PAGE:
The Misadventures of Mistress Maneater (2021)

This “romantic comedy with jagged edges” is the feature film debut by the Chicago-based acting, writing and directing team of C.J. Julianus and his wife Lorrisa Julianus, under their Binary Star Pictures banner.

Filmed throughout the Chicago area, our maneating mistress Ava Moriatry (Lorrisa Julianus) is a disgraced Art History PhD with a unique sideline to put herself through school: she’s a highly-sought after dominatrix. As with most ne’er do wells: she wants out of the business, the adult entertainment business, that is. And her Russian mobster ex-boyfriend will let her out of the business, provided she pays off her $500,000 loan. (“That wasn’t our deal!” “The deal has changed.”) So she’s forced into one last job: seduce, then extort, Sebrian-Episcopalian priest Father Radovan (a fine Mickey O’Sullivan, aka Detective Tom Doyle, for you Chicago P.D. fans), who not only moonlights as an MMA fighter, but makes extra scratch by embezzling priceless art pieces. As she falls for the Father, what will Ava do: help him sell the artwork to save his parish or pay off her own debts?

In spite of its adult material concerning the noirish entanglements of a priest, a gangster and a dominatrix, the presentation is not religiously offensive or sexually graphic. The proceedings are softened by it’s-played-for-comedy scripting (by accomplished playwright Lorrisa Julianus) and the comedy works well against its unpredictable, twisty-noir vibes. The film, overall, at pokes fun at itself and has its campy moments, but team Julianus pull back the reins and never lets the camp go over the top to keep everything feature film, major studio classy on an indie budget.

Primarily a theater writer and director, C.J. Julianus certainly proves himself highly capable behind the lens as he extracts the very best from his unknown cast of Chicago theater thespians. The real star here, however, is producer John Wesley Norton doubling as the film’s cinematographer. Working against an obviously low budget, this debut by Binary Star Pictures looks way more expensive — major studio feature film expensive — than it is. A writer and director in his own right, and based on what I’ve seen in the frames, here, I am inclined to seek out his other works, of which Tubi streams two: the horror comedies Paranormal Calamity (2010) and Doctor Spine (2015). His 13-episode series, Dark Country (2018), streams on You Tube.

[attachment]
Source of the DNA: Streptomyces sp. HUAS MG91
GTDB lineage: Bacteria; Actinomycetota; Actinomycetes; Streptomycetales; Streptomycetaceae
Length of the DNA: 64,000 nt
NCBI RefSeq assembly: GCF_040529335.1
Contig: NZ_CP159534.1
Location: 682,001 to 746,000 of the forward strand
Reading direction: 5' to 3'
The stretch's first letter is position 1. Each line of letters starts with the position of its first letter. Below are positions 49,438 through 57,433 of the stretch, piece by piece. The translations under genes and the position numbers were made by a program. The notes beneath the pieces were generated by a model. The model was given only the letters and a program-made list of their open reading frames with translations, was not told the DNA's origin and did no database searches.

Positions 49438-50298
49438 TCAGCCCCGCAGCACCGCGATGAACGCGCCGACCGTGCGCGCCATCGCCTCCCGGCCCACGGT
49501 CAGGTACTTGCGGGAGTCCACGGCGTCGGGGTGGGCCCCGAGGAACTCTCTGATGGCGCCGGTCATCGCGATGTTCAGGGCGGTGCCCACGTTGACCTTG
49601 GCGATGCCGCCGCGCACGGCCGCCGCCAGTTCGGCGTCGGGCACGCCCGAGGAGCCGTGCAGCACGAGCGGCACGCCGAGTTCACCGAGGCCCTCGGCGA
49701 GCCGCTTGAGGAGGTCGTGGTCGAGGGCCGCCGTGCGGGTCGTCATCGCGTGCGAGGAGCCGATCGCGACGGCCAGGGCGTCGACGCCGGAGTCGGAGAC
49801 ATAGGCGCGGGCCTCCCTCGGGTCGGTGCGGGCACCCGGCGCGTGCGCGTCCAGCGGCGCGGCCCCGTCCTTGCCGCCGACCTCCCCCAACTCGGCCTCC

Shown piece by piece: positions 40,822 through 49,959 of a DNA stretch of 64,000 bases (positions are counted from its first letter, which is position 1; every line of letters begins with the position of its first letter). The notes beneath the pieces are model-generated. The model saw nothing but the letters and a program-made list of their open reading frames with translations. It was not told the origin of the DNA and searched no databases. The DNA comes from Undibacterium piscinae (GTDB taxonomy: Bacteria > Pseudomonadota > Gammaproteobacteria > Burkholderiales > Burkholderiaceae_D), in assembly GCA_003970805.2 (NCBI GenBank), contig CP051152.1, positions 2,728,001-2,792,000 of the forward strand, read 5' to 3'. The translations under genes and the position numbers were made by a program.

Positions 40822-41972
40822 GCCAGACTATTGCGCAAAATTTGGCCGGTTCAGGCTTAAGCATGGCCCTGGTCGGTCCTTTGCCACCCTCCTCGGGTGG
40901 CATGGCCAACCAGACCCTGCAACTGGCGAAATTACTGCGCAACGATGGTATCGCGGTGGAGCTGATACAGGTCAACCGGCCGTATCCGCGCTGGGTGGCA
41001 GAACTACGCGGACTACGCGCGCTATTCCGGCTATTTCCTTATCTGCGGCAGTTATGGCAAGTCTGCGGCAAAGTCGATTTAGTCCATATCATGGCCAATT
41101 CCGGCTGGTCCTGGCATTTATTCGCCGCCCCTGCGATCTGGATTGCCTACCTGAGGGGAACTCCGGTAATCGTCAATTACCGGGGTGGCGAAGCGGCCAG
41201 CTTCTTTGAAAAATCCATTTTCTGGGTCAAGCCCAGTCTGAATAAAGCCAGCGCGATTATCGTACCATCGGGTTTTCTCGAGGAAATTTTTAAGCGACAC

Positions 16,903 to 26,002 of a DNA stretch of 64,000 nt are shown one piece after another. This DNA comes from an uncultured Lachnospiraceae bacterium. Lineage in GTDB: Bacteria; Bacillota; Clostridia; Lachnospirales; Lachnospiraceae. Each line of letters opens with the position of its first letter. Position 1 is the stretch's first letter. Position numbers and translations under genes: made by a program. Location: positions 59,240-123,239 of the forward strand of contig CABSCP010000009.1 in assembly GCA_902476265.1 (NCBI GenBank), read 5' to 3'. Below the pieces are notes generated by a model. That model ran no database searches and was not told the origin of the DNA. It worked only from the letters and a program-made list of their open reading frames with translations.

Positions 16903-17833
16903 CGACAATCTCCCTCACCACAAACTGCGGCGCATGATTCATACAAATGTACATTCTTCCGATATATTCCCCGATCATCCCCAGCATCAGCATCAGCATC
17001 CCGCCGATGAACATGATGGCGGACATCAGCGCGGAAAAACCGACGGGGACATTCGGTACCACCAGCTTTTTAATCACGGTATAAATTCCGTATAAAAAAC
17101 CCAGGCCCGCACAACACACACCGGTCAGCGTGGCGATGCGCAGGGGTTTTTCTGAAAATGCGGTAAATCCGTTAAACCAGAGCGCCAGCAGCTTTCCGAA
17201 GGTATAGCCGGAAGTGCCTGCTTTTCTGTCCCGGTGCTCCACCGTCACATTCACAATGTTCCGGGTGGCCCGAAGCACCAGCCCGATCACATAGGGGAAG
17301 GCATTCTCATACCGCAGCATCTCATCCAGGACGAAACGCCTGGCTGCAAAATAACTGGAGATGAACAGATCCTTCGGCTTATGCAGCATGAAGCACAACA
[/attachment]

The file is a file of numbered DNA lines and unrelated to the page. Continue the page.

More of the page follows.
My only qualm with the film is that it runs a little long at an hour fifty minutes. That length is fine for streaming platforms, but stymies any cable television replays, which requires tighter, 80-minute films that program into two-hour blocks. While the production values and acting, here, are above the female-driven products of the Lifetime and Hallmark Channels, C.J. and Lorrisa Julianus are certainly on a bright road, as their Binary Star Pictures can certainly shine by providing a higher grade of romantic comedies or damsel thrillers for either channel.

This is a fine, debut indie-feature with class and style that exceeds any of the expected vanity trappings of similar, self-produced industry calling cards. I, for one, look forward to C.J. and Lorrisa’s next production. Keep your eyes open for that Binary Star Pictures banner, for that production will happen sooner, than later.

You can enjoy The Misadventures of Mistress Maneater as a with-ads stream on Tubi or as an ad-free experience on Amazon Prime via Indie Rights Movies. You can also learn more about the production on its official Facebook page.

Disclaimer: We were provided a screener copy of this film from the production’s PR firm. That has no bearing on our review.

About the Author: You can learn more about the music journalism, fiction and screenwriting endeavors of R.D Francis on Facebook. He also writes for B&S About Movies.

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